550 Ma Flatworms are the earliest animals to have a brain, and the simplest animals alive to have bilateral symmetry. They are also the simplest animals with organs that form from three germ layers.
540 Ma Acorn worms are considered more highly specialised and advanced than other similarly shaped worm-like creatures. They have a circulatory system with a heart that also functions as a kidney. Acorn worms have a gill-like structure used for breathing, a structure similar to that of primitive fish. Acorn worms are thus sometimes said to be a link between vertebrates and invertebrates[citation needed].

Chordates

Date Event
530 Ma One of the earliest known ancestor of the chordates is Pikaia.[3] It is the first known animal with a notochord. Pikaia is believed to be the ancestor of all chordates and vertebrates.[4]

The Lancelet, still living today, retains some characteristics of the primitive chordates. It resembles Pikaia

Other earliest known chordate-like fossils is from a conodonts an "eel-shaped animal of 4-20 cm (1½-8 in) long" with a pair of huge eyes at the head end and a complex basket of teeth.

505 Ma

The first vertebrates appear: the ostracoderms, jawless fish related to present-day lampreys and hagfishes. Haikouichthys and Myllokunmingia are examples of these jawless fish, or Agnatha. (See also prehistoric fish). They were jawless and their internal skeletons were cartilaginous. They lacked the paired (pectoral and pelvic) fins of more advanced fish. They were the Precursors to the Osteichthyes (bony fish). [5]

480 Ma

The Placodermi were prehistoric fishes. Placoderms were the first of the jawed fishes, their jaws evolving from the first of their gill arches [6]. Their head and thorax were covered by articulated armoured plates and the rest of the body was scaled or naked.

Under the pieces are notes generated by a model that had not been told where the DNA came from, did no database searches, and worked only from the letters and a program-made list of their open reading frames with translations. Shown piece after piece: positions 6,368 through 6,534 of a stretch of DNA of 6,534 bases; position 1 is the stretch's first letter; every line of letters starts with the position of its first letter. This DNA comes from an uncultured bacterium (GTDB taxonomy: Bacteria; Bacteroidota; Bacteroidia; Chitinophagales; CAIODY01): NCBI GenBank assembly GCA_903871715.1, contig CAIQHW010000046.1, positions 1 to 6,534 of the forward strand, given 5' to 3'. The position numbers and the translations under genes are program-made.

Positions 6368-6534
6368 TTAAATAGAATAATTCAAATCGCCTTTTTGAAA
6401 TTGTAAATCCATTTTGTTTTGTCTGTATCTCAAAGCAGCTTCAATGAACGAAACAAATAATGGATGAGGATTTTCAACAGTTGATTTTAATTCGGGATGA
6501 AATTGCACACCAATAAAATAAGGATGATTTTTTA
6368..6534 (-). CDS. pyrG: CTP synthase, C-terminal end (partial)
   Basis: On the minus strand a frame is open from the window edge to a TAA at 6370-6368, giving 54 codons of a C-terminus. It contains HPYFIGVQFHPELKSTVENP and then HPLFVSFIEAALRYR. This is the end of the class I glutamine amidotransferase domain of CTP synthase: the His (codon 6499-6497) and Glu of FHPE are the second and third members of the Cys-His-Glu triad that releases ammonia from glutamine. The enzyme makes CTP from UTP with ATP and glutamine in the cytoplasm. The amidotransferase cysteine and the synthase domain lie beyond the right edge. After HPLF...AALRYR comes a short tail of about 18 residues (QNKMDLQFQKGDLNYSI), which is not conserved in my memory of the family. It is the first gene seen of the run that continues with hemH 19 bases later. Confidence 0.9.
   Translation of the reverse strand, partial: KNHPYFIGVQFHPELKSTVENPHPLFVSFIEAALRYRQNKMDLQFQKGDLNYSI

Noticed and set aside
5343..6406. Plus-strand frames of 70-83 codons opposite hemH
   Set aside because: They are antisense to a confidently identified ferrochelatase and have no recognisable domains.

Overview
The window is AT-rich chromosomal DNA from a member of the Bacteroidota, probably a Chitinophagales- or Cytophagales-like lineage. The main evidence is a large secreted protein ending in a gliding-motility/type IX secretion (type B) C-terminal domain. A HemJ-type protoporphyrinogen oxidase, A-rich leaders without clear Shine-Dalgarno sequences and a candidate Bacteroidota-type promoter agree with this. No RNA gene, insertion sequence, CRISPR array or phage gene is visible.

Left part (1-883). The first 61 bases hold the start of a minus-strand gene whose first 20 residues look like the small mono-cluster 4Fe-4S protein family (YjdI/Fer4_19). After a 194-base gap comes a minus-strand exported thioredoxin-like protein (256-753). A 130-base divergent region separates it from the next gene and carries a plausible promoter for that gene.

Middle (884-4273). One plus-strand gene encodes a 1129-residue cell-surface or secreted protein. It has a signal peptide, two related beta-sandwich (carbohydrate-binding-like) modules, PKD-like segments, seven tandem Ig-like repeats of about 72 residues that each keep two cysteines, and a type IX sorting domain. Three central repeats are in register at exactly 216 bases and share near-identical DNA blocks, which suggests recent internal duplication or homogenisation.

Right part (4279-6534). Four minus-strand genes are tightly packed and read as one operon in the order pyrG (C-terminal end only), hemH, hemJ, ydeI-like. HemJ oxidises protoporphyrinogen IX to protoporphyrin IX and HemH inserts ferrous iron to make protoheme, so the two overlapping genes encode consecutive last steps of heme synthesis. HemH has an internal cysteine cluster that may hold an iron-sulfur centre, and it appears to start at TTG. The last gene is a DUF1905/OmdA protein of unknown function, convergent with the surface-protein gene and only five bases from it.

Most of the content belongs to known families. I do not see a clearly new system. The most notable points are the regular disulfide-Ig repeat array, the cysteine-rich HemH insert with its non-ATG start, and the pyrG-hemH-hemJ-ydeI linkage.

400 Ma First Coelacanth appears; this order of animals had been thought to have no extant members until living specimens were discovered in 1938. It is often referred to as a living fossil.
375 Ma Tiktaalik is a genus of sarcopterygian (lobe-finned) fishes from the late Devonian with many tetrapod-like features. It shows a clear link between Panderichthys and Acanthostega.

Tetrapodes

Date Event
365 Ma

Some fresh water lobe-finned fish (Sarcopterygii) develop legs and give rise to the Tetrapoda.

The first tetrapods evolved in shallow and swampy freshwater habitats.

Primitive tetrapods developed from a lobe-finned fish (an "osteolepid Sarcopterygian"), with a two-lobed brain in a flattened skull, a wide mouth and a short snout, whose upward-facing eyes show that it was a bottom-dweller, and which had already developed adaptations of fins with fleshy bases and bones. The "living fossil" coelacanth is a related lobe-finned fish without these shallow-water adaptations. These fishes used their fins as paddles in shallow-water habitats choked with plants and detritus. The universal tetrapod characteristics of front limbs that bend backward at the elbow and hind limbs that bend forward at the knee can plausibly be traced to early tetrapods living in shallow water.[7]